Cecelia wrote: “As a writer though you aren’t just trying to fit into a megatext. You’re trying to do something original. The concept of genre interferes with this.”
The adverb “just” is crucial here. Even when writers are trying to do something original, they’re often trying to simultaneously engage with a megatext. Peter Straub had written ghost stories before he wrote Ghost Story, but one difference between that novel and the earlier If You Could See Me Now is that Ghost Story, as the title announces, is trying to be the ghost story to end all ghost stories, to find originality in its outrageous fulfillment of every imaginable trope of the megatext. Peter Prescott realized this in his influential full-page review in Newsweek, the review that sent me to the library looking for Straub’s book, back in 1979; the headline was “All but the Clanking Chains.”
Bruce Sterling, whom I invoked earlier, likes to say that genre “is a nearly unalloyed good.” I think this is partially what he means, that it gives us such a wonderful racquetball court where we can bounce our ideas around.
Yes, I certainly bow to this.
I am in complete and enthusiastic agreement here. Genre is one of many tools a writer has at his/her disposal. One of its many uses is to provide the box we try to think outside of.
There are several different issues involved here.
From an academic view, categorization terms are used as a means of explaining, defining and understanding. Many of us have an academic bent and want clarity and precision. We like our critical terms to Mean Something. That’s entirely understandable, but very difficult when dealing with slippery customers like creative writers.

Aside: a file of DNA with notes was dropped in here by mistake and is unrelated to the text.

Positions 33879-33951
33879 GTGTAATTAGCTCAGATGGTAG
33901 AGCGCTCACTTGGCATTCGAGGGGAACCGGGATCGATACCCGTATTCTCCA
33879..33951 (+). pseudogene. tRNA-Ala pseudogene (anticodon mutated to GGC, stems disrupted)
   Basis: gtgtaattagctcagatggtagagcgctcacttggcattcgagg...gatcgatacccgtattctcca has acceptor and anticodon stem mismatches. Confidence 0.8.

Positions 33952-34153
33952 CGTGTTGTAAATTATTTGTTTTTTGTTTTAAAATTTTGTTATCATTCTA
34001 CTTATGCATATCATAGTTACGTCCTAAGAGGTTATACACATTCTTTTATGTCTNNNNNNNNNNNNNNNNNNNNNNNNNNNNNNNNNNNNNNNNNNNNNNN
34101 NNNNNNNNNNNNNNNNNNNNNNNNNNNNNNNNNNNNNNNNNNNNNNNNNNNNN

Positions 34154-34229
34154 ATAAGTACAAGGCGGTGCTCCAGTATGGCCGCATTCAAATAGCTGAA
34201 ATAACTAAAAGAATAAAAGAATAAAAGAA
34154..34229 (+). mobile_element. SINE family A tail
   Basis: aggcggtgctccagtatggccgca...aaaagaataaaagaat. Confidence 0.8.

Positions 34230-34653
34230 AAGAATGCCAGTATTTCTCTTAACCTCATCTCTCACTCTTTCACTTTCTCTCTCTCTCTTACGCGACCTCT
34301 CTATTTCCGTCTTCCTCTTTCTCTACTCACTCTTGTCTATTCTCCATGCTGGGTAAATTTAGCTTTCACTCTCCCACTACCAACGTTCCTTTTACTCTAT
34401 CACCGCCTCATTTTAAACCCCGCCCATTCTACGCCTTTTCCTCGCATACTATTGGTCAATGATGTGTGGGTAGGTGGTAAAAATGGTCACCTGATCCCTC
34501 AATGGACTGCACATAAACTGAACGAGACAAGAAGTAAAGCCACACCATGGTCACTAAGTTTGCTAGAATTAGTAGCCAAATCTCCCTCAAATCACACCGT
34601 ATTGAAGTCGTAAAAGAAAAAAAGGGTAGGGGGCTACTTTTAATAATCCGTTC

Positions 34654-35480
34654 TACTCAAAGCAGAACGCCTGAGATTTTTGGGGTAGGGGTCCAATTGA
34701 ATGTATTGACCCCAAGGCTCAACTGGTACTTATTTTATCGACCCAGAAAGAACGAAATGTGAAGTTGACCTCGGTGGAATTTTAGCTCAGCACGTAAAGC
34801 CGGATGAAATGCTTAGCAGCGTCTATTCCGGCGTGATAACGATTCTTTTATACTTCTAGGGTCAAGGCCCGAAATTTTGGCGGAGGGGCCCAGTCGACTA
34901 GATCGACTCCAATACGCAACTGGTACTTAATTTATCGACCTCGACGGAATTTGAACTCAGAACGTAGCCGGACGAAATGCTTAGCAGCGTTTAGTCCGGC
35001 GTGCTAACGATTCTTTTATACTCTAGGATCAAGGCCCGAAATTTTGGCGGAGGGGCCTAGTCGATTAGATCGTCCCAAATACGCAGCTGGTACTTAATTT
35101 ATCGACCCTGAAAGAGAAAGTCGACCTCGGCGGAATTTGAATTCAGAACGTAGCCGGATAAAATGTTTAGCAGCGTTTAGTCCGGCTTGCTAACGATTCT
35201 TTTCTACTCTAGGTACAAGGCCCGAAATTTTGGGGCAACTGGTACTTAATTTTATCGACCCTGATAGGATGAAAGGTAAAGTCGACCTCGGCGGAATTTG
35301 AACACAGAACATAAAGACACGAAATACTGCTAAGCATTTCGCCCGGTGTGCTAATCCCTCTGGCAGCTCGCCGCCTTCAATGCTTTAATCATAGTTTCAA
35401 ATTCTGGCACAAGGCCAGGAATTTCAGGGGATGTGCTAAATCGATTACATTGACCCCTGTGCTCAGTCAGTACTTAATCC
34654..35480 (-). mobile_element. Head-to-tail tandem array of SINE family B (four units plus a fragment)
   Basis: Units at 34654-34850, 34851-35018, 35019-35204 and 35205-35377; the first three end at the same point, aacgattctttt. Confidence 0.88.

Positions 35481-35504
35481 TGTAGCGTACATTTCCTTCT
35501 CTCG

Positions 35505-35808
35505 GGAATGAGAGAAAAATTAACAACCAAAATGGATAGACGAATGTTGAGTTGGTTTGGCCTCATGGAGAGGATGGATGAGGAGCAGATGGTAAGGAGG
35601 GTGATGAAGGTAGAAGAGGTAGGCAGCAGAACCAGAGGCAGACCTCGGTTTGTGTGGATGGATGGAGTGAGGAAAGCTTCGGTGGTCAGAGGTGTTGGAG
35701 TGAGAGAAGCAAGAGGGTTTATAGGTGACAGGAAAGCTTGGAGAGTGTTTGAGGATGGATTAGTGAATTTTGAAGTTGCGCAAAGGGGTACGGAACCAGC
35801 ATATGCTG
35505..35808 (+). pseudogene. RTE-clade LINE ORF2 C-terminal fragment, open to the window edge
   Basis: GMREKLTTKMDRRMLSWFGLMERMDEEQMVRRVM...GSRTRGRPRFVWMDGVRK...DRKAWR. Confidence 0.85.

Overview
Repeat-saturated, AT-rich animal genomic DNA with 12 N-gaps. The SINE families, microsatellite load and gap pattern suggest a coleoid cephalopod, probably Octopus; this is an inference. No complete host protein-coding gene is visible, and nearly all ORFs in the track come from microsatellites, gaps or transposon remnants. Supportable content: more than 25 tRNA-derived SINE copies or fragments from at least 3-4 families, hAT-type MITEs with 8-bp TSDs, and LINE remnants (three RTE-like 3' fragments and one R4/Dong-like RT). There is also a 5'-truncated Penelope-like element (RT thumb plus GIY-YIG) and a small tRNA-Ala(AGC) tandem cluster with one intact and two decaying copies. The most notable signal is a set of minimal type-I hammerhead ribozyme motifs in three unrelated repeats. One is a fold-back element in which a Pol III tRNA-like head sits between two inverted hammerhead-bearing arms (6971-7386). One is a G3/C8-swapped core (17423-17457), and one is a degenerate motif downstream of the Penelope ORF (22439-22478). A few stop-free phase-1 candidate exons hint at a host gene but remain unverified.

Then we have the marketing issues, which those of us at the business end have to be aware of. Marketers only value categories as ways of getting people to buy more of something. I don’t think we need to go there, beyond noting that it is inevitable and likely to be wholly lacking in rigor.
But it is the social use of categories that is causing all of the fuss. In communities category terms are generally used as a means of exclusion. They define who is “one of us” and who is not. When someone says that they “hate” a term, it is only a small step from there to that term being defined as “offensive”, and from there to going back through already published material and excising every occurrence of it.
In the social arena (and fandom is very much such a place) I prefer to use umbrella terms where possible. The point of an umbrella term is not that it “means something”, but rather that it can mean a whole variety of disparate things, and therefore acts to unite a community rather than to divide it. But finding an umbrella terms for what we do is hard.
SpecFic, for example, is held up by some as being exclusive of fantasy, because it abbreviates to SF. It is held by others as being a term designed to placate outsiders, and therefore insulting to us as an oppressed minority. (A classic example of this is the use of the term Welsh for a cultural group, because it is actually an English word meaning “foreigners”). Because there are plenty of people with reasons to “hate” SpecFic, it isn’t useful as an umbrella term.
Fantastika has a similar problem, in that people will claim that it promotes fantasy to the exclusion of science fiction.
I’d love to find a useable umbrella term. If nothing else it would mean less typing when I’m trying to be inclusive. But I have this awful feeling that I’m going to have to resort to an equivalent of the ever-expanding alphabet soup of the queer community. We’ll have to talk about SFFHAH. And then the fantasy crowd will insist we replace F with EFUFHFPR. And so on.
Or, to use some different letters, AAAARRRRGGGGHHHH!!!!